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Do you ever feel like when you ask your kid’s teacher a question, the teacher speaks a foreign language? It’s funny how a person who communicates complex ideas to children often has difficulty explaining something to a parent! In an effort to improve parent/teacher communication, here is a guide to teacher-speak.


Individualized Education Plan. An IEP is a plan for students with academic gaps resulting from a disability.

Most IEPs have a medical professional like a psychologist or psychiatrist providing documentation the student has an impairment. For example, a student may have a dyslexia diagnosis.

504 Plan:

A 504 Plan is for students with a health impairment that impacts their academic performance. An example is a student who has severe migraines. A 504 Plan is not an IEP.

Teacher speaking to family


EIP stands for Early Intervention Plan. Schools use a variety of testing.

If a student struggles in a subject and falls behind, the school will refer them to an early intervention program. They will receive additional help until they close the gap.

Reading Fluency:

Reading fluency is the ability of a child to recognize, pronounce, and read words without hesitation. One measure of reading fluency is a test where a child reads aloud while a teacher records the number of mistakes.

The assessment is usually a one-minute timed test. The teacher compares the number of words per minute without errors a child reads and compares them to their peer group. Reading fluency is not the same as reading comprehension.

A child can be a fluent reader but do not understand what they read. The opposite is true as well. A child may not be a fluent reader but has strong comprehension skills.

Reading Comprehension:

Reading comprehension measures what a child understands after they read a passage. The assessment usually reads a passage and answers questions demonstrating they understand and comprehends the information. It’s different from the reading level.

Reading Level:

Many schools use several assessments to determine a student’s reading level. The student reads a book or a passage and takes an assessment, usually on a computer. The review assigns a reading level to the book and how many responses are correct.

For example, a third-grade student reads Third Grade Mermaid, a third-grade-level book. The student takes a test and gets 100%. The assessment reports that the student reads at a comprehension level of 3.2. You interpret the student is reading at a level of a third-grade and second-month student.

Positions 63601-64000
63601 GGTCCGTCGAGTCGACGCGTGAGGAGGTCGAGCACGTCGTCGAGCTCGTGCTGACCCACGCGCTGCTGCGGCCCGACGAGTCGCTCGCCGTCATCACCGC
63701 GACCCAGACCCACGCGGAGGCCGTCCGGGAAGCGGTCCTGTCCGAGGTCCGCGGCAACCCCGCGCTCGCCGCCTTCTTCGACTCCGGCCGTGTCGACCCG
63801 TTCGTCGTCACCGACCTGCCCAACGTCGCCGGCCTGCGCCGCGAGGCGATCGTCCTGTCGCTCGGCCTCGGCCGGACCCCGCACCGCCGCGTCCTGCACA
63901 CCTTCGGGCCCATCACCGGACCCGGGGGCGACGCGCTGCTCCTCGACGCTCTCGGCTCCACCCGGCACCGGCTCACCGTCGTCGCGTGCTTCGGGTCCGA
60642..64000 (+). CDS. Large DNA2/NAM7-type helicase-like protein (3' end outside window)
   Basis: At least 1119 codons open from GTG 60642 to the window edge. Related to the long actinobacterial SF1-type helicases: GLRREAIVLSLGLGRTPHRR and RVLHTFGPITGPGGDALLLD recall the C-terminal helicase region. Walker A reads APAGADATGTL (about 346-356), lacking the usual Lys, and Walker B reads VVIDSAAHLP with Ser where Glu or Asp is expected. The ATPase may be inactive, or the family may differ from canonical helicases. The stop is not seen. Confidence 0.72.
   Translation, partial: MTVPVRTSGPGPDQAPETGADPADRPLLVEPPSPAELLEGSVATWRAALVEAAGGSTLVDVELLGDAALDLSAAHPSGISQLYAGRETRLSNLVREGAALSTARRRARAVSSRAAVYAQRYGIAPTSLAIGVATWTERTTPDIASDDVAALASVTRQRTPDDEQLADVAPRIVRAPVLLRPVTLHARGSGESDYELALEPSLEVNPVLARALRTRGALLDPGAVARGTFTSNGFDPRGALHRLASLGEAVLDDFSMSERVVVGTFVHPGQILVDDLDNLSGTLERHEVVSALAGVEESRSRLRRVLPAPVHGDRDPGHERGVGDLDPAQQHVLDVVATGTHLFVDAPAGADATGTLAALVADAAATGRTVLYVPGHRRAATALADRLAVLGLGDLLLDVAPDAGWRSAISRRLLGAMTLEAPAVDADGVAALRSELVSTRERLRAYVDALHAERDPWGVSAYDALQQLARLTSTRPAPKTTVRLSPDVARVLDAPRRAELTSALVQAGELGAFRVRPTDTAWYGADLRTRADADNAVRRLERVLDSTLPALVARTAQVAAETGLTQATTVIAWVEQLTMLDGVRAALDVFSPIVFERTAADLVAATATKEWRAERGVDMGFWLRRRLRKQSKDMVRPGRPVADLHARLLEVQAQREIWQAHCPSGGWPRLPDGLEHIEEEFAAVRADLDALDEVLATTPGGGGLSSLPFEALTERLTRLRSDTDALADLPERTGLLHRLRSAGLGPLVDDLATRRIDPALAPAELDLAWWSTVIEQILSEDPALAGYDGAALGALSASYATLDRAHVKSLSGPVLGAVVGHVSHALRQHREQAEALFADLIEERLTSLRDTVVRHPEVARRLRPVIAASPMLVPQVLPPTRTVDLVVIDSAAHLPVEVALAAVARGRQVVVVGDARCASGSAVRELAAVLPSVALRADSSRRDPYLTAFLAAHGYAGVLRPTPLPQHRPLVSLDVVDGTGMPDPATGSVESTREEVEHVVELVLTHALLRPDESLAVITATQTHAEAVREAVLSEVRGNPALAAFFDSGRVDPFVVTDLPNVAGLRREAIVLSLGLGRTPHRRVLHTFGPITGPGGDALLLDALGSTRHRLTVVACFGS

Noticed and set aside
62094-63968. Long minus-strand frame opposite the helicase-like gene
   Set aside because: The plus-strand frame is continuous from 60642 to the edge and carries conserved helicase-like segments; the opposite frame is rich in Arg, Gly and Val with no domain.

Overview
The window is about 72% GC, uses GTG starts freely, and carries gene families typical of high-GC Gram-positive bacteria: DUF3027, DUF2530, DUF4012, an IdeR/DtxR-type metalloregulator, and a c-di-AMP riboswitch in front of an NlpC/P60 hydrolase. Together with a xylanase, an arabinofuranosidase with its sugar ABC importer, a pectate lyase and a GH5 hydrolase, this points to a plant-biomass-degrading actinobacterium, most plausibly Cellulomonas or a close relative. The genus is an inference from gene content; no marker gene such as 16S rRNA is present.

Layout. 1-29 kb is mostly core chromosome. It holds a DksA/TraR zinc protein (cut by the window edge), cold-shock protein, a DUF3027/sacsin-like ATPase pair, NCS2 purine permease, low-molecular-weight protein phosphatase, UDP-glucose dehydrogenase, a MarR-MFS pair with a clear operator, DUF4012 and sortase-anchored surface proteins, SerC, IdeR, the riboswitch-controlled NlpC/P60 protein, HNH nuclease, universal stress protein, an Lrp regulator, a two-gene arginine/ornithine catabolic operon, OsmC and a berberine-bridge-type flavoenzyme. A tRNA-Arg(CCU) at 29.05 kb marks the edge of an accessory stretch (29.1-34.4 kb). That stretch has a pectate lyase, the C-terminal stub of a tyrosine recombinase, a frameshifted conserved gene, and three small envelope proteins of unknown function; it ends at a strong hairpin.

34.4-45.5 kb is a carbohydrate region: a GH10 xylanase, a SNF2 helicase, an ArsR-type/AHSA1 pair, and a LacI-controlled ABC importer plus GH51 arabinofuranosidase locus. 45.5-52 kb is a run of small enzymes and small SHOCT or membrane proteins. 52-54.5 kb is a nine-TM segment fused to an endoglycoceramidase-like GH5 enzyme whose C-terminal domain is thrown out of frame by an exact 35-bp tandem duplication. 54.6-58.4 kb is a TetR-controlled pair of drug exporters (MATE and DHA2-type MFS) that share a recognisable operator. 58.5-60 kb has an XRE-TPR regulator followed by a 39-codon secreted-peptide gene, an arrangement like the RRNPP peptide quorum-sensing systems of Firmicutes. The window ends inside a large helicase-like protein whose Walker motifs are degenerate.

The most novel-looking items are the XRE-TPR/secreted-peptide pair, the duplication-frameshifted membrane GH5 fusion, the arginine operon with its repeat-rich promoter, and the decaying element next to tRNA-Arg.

At the beginning of the school year, the score is what is expected. If it’s the end of the school year, the score should be closer to a 4th-grade student. Assessments like these can be confusing and are not always accurate reflections of reading comprehension.

Focus, attention, and active:

child day dreaming

When a teacher says your child has difficulty focusing or distracts others in the class, they are telling you that there is a behavior that is creating a distraction to others. How do you respond?

First, ask specific questions. At what time does it happen? Provide some examples and sample work. What were you teaching when it happened? How did you respond? What do you think the source of the problem is? What interventions have you tried?

In my experience, no kid wakes up in the morning and thinks, “I am going to make my teacher’s life miserable today and misbehave.” When a teacher gives vague responses, they may not know how to handle a naturally active kid. However, the teacher may try to communicate that behavior is more than being off task.

Most of the time, it’s something simple and straightforward to fix. But you can’t fix something without knowing what is causing the problem. If it’s a big enough problem for a conference, the teacher should have a log of what and when.

Norm or Criterion Assessment:

students testing

A norm-referenced test compares your child’s score with other students nationwide to see how they are doing. For example, SAT or ACT college entrance exams are norm-referenced assessments.

Teachers usually report the score in percentile ranking. Percentile rankings can be confusing. A student who scores in the 50th percentile is average. The closer to the 99th percentile, the better the student performed.

A criterion-referenced assessment measures the student’s performance on standards.Most state test scores are criterion. They are trying to determine if the student understands a specific standard.


Motivation comes from two words – motive and action. If you know why someone does what they do, you understand the action of what they are doing. Motivation is an internal reason for doing something.

While you can motivate children with incentives, incentives sometimes are short-term lasting. Children either motivate themselves to do something or they motivate themselves to do nothing. When a teacher says a child lacks motivation, the best question to ask is why you think that is.

Maybe the student is having a bad week. The student may not understand the material, and it’s easier to do nothing. There is always a reason.

Finally, good teachers are foremost good communicators. They listen, ask questions, and respond positively to parents and students. Teachers who use an abundance of teacher-speak may think they are impressing you with their knowledge.

Some just don’t know they are teacher-speaking! Most teachers want to hear from you and work to be excellent communicators.

As a parent, if you hear something you don’t understand, ask questions. Let’s put an end to parent/teacher miscommunication. After all, we all work together for the same end – the best possible education for our children.

Written by, Doug Carroll, Ed.D.

*For more resources on helping your child succeed in their education, check out our lesson plans and YouTube channel!